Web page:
Friday, February 13, 2004

More on motives

I've done some more thinking about my previous post and I'm even more convinced that Dean's primary problem started with his questioning the motives of his opponents. His original "What I Want To Know" attack was not based on the premise that the Democratic leadership was deliberately selling out Democratic principals but instead that they were engaging in a naive political strategy that was demonstrably not working (at least, that's how I interpreted it). It was an attack that resonated strongly with the Democratic base who were equally suspicious of their leaders political acumen. However, as the campaign went along, and especially when Wesley Clark got into the race, Dean started directly questioning the motivations of Democrats who took different positions from his own. By calling Clark and then Kerry "Republicans", he was implying that their positions were not based simply on misguided politics but instead of ulterior intentions to deceive Democrats while actually pushing Republican ideas.

I know that there is a significant minority of the Democratic base who buys into this notion (i.e., that the DLC is nothing more then a collection of warmed-over Republicans). I am not one of those. I just think the leadership is dominated by political strategists who have lost sight of what made Democratic policies popular in the first place.

By attacking his opponents motives, Dean put much of the Democratic party on the defensive, even those who were initially receptive to his message. When that happened they started rejecting him in droves.

I have always tried to avoid questioning motivation. First of all, you can never really be sure what people's real motives are. Even close family and friends will remain a mystery to you as long as you. Attempts to discern motives can often lead to the manifestation of latent prejudices that are not necessarily connected with reality. Many of the most paranoid conspiracies have their genesis in the attempt to figure out why people do what they do.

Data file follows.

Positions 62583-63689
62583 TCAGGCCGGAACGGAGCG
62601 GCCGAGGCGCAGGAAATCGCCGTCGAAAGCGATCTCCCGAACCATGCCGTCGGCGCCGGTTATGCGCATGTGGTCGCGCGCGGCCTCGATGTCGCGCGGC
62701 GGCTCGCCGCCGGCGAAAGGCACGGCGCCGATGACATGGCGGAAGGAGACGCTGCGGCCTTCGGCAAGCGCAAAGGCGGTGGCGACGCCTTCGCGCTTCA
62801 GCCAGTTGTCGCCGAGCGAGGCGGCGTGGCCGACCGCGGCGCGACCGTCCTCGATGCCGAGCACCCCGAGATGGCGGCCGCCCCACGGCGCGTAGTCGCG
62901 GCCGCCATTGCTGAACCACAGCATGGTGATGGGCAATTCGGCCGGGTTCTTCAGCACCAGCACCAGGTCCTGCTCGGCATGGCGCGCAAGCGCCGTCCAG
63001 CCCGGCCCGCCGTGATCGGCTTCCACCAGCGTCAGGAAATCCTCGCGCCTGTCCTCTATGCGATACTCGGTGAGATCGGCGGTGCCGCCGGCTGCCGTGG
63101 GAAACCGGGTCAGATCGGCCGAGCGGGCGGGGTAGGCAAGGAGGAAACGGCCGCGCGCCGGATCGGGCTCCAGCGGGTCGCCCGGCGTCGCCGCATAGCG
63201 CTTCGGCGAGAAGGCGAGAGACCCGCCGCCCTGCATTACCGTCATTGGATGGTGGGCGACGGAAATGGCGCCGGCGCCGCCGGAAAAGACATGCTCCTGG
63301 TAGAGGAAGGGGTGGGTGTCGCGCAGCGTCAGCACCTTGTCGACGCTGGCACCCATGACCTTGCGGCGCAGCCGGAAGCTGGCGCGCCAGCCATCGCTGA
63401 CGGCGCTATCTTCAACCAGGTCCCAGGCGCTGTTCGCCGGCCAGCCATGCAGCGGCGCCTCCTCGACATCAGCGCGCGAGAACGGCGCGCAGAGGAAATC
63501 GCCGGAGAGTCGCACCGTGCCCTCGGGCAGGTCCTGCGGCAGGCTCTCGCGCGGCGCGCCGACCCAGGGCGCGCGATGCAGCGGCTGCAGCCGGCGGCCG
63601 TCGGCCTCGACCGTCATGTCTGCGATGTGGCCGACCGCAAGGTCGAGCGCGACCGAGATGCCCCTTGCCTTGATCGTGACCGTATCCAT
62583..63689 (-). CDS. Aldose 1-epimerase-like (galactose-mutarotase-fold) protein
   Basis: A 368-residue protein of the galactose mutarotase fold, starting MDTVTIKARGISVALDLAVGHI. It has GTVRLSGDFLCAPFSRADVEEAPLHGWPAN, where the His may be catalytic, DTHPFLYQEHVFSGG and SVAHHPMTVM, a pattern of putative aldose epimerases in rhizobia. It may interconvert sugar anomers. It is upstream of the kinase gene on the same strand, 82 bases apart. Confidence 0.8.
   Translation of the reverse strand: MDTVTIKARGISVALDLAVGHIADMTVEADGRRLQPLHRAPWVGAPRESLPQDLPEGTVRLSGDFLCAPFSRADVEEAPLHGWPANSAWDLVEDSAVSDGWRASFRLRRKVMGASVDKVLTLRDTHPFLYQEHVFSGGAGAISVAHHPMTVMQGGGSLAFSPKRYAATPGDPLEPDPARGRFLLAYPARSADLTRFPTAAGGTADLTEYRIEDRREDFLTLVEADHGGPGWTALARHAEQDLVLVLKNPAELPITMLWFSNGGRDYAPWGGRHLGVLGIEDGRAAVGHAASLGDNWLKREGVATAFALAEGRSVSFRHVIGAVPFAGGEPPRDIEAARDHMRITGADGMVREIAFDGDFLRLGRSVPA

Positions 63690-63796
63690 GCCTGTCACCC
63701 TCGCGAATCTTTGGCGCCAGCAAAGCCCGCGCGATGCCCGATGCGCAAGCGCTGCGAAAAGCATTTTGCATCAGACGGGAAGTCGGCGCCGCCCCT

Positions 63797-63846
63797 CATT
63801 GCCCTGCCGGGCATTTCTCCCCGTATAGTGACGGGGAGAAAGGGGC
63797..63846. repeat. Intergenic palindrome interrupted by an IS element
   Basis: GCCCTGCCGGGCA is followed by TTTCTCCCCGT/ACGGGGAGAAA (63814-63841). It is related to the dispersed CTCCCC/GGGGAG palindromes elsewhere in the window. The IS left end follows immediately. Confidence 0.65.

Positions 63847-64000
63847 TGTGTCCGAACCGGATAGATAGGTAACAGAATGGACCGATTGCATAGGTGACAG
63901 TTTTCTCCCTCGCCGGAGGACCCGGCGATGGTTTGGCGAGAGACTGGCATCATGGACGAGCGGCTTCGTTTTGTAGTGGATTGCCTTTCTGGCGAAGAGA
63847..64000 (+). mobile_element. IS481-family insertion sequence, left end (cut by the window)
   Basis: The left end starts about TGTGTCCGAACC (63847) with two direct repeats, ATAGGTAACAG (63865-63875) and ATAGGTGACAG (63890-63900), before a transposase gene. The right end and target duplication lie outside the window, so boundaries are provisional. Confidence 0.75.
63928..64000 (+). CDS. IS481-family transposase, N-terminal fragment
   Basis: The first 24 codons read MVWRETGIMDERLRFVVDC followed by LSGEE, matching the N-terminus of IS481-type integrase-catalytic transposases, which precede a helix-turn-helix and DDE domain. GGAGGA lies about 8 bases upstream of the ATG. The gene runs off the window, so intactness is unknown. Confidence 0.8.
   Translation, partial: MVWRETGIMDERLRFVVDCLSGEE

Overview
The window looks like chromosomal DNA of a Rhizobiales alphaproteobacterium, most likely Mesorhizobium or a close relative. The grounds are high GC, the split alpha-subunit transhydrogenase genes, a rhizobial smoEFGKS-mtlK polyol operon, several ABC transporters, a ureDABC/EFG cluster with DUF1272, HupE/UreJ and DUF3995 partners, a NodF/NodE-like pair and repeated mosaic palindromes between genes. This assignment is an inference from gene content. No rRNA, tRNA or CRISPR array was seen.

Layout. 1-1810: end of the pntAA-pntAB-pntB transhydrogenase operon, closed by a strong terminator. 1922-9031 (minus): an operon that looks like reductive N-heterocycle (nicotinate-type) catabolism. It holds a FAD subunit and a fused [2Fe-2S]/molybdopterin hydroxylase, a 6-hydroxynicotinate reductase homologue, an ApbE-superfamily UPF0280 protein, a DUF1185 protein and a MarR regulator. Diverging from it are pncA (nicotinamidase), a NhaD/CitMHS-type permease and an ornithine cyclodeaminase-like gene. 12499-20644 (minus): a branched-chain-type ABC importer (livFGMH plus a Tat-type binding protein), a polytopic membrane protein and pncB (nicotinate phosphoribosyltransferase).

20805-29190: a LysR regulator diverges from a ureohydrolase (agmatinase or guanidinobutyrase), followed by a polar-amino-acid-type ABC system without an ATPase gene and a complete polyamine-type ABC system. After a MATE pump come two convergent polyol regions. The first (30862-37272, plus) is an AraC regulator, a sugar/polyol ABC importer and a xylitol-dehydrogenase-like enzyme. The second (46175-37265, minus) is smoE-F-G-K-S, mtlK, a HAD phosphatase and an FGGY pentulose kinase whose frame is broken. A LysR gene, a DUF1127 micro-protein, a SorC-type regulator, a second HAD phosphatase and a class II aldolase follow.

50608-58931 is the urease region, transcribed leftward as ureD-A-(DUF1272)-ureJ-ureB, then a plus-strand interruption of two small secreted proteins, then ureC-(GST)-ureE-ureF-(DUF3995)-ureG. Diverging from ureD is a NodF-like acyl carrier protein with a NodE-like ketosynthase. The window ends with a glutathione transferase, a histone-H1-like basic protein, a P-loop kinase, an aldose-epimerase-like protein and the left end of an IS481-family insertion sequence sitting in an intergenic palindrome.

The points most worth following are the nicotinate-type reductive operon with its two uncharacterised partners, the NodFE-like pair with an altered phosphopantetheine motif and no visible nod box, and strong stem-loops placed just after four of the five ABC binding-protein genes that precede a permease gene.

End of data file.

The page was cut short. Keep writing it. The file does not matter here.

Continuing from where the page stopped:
Second, questioning people's motivations can prove extremely counter-productive. As in the Dean example, it can turn people off who might otherwise want to be on your side. The same is also true with Bush. Some people may not like his policies but they still like him personally. They will react negatively to the suggestion that his policies are based on a deliberate strategy to screw people. Which is why I advise people to attack Bush's competence, not his motivation.

Finally, why someone is doing something ultimately doesn't factor into the question of whether what they are doing is the right thing to do. Even if you are correct in your belief that Republicans derive enjoyment from screwing people, your correctness does not alter the impact that that behavior has on the world. They are still screwing people over.

If some guys is about to kill you, questioning his motives is a waste of the precious time left to you. Time that would be better spent trying to figure out how to stop him.

With regard to Dean, my wife had a good point: he is a physician, not a psychiatrist. He is good at diagnosing what Democrats are doing wrong. But he's wasted precious time on questioning why they were doing the things they were doing. He will never get that time back.


Post a Comment

Links to this post:

Create a Link

<< Home